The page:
Jeffrey M. Friedman
Friedman Wins Lasker Award
HHMI investigator Jeffrey M. Friedman of The Rockefeller University, as well as Douglas Coleman of The Jackson Laboratory, won the 2010 Lasker Award for Basic Medical Research, the nation’s most prestigious award in basic and clinical research. The scientists were chosen for their research on the hormone leptin, now known to regulate appetite and body weight. In work beginning in the 1960s, Coleman performed experiments suggesting that obese mice are overweight, in part, because they lack a substance that helps them control their appetite. In 1994, Friedman pinpointed the hormone leptin as this appetite-controlling agent. He has gone on to show that leptin not only controls appetite but also regulates energy use by the body. In addition, he has discovered leptin receptors in the brain and found that the hormone can rewire neuronal programs that influence eating behavior. The Lasker Prize carries with it a $25,000 honorarium.
Yuh Nung Jan
and Lily Y. Jan
Wiley Prize Goes to Lily Y. Jan and Yuh Nung Jan
HHMI investigators Lily Y. Jan and Yuh Nung Jan, a husband and wife team who share a lab at the University of California, San Francisco, won the 2011 Wiley Prize in Biomedical Sciences. The Jans study potassium channels in the brain and, in 1987, were the first to determine the DNA sequence of a potassium channel. The flow of potassium ions through channels in nerve cells allows electrical impulses to be sent throughout the body. Potassium ions control the beating of the heart, the contraction of muscles, and the release of insulin, to name only some of their vital functions in the body. Since the initial characterization of the first potassium channel, the Jans have continued to probe how the channels work and how they change in response to signals. The $35,000 Wiley Prize is given annually by the Wiley Foundation.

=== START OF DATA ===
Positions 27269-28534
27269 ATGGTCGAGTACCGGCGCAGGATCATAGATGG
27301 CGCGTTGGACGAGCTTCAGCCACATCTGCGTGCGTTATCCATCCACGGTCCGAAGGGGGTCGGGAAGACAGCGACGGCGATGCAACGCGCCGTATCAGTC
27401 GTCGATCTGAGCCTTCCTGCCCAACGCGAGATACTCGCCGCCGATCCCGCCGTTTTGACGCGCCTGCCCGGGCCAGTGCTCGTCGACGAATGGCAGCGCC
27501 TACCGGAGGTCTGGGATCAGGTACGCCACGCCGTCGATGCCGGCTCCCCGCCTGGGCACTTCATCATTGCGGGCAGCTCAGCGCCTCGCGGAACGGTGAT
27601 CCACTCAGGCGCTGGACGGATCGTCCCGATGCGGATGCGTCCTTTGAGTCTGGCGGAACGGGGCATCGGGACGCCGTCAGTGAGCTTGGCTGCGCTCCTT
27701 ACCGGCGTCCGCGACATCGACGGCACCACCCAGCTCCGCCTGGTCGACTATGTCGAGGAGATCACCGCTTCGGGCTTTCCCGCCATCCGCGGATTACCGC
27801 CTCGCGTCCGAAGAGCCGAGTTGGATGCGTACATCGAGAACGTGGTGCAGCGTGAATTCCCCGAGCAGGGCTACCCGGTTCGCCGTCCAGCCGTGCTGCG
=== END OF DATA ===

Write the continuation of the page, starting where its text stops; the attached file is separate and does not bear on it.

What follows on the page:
Fuchs Wins Albany Medical Center Prize
Elaine Fuchs, an HHMI investigator at Rockefeller University, was one of three scientists awarded the 2011 Albany Medical Center Prize in Medicine and Biomedical Research. She shares the $500,000 prize with James A. Thompson of the University of Wisconsin School of Medicine and Public Health and Shinya Yamanaka of Kyoto University. Fuchs studies how skin stem cells differentiate into either skin cells or hair follicles. The skin is an organ that constantly self-renews, and skin stem cells allow this process to happen. Fuchs’ research has implications in how cancers, including skin cancer and head and neck cancer, develop when these stem cell programs become altered. Her lab was also the first to show the role of microRNA molecules in sealing the fate of a skin stem cell.